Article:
Division (of the 10th Corps) to that of the 9th Corps. On the
same date the 2nd PPCLI, then ten miles to the south, came under
command of the Brigade. Four days later the 9th Corps regrouped,
resuming the advance with the 27th Brigade moving between the 1st
U.S. Cavalry Division (actually infantry) and the 6th ROK
The PPCLI axis followed the valley which ran north from the
village of Sangsok. The hills on either side ranged from 800 to
1400 feet. Wet snow had turned roads and tracks into quagmires,
and as the advance continued a heavy fog descended. Only minor
contacts were made during the first two days. On the third, the
battalion faced a formidable height known as Point 419; and to
the right stood a still more commanding feature (Hill 614). On
23 and 24 February Colonel Stone's companies attacked 419, but
without success; and an attempt by the 3rd RAR to take 614 also
failed. On the 27th the Australians again attacked, driving the
enemy off the higher feature and thus obliging him to quit Point
419 as well. Next day the Canadians occupied the latter.
The next noteworthy action of the 27th Brigade occurred on 7
March, at which time the Brigade was under the 1st Cavalry
Division. The objectives were Hills 410 and 532, the latter
being assigned to the Patricias. The valleys, which hitherto had
run north and south, henceforth cut across the axis of advance;
each ridge afforded the enemy a natural line of resistance. At
first it appeared that the Chinese (the 125th Division) intended
to make a determined stand. The Canadians attained only a bare
foothold on their objective. On the right, the RAR failed to
take Hill 410; and on the left a Greek battalion also suffered a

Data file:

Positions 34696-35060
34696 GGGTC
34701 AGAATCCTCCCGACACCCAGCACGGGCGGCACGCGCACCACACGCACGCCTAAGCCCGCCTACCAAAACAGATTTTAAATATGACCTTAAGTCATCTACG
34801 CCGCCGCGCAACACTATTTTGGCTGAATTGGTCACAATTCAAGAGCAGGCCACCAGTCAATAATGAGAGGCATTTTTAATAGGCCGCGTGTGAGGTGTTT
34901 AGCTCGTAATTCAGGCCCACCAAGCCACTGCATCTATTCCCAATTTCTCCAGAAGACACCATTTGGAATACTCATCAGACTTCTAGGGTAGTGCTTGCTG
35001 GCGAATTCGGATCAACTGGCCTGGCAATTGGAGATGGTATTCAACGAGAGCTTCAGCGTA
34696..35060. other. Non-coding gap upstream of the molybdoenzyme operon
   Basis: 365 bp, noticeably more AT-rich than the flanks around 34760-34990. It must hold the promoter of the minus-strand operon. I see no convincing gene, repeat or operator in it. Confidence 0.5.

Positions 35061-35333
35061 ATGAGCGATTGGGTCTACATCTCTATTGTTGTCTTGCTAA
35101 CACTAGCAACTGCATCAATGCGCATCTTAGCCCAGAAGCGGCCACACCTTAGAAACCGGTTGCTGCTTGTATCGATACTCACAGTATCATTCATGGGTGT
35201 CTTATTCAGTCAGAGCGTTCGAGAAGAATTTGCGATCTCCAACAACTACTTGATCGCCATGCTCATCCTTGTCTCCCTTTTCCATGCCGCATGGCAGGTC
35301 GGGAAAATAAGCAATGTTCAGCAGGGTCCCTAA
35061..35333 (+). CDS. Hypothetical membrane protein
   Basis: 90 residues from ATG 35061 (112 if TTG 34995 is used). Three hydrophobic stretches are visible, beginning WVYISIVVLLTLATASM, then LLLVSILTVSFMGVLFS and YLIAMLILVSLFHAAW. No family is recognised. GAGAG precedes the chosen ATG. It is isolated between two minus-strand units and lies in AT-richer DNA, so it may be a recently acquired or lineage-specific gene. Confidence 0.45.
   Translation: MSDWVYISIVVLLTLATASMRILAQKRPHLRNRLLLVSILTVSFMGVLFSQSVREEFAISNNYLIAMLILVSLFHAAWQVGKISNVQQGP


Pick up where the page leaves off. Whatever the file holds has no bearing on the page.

repulse. Elsewhere on the Corps front, American and South Korean
attacks were similarly unsuccessful. During the night, however,
the enemy withdrew.
In the days that followed it became apparent that the
Chinese were retiring all across the front. Seoul was liberated
by the 1st ROK Division on 16 March. Twelve days later the front
extended along a line about ten miles south of the 38th Parallel.
The 24th U.S. Infantry Division was advancing towards the
Parallel on an axis west of the Kapyong River. The Commonwealth
Brigade joined in this advance at a point five miles south of the
head of the Chojong valley. (The Chojong River flows generally
southwards into the Pukhan, as do also the Kapyong and Kuun
Rivers. The Pukhan itself continues southwards to join the Han
20 miles east of Seoul).
The mountains on either side of the Chojong rose to heights
of between 2000 and 4000 feet. The axis to which the Patricias
were allotted followed the crest line on the right. The shaded
slopes were covered with over four feet of snow, while the line
of the crest was broken by steep rock faces. The route being
impassable to vehicles, close fire support was limited to one
section of two 81-millimetre mortars. Supplies were brought
forward through the almost superhuman efforts of Korean porters.
Fortunately the Canadian battalion did not encounter any serious
resistance during this bold and arduous operation.
By the end of March the Brigade had reached the head of the
Chojong valley. It then began to advance up the valley of the
Kapyong. On 8 April the Patricias successfully attacked
objectives across the 38th Parallel. At this time almost the
entire Eighth Army front lay north of that line. As early as
28 March, in fact, South Korean troops operating along the east
coast had advanced beyond the Parallel.
Before touching on certain political issues raised by the
re-entry of the U.N. forces into North Korea, it is necessary to
turn back to November 1950.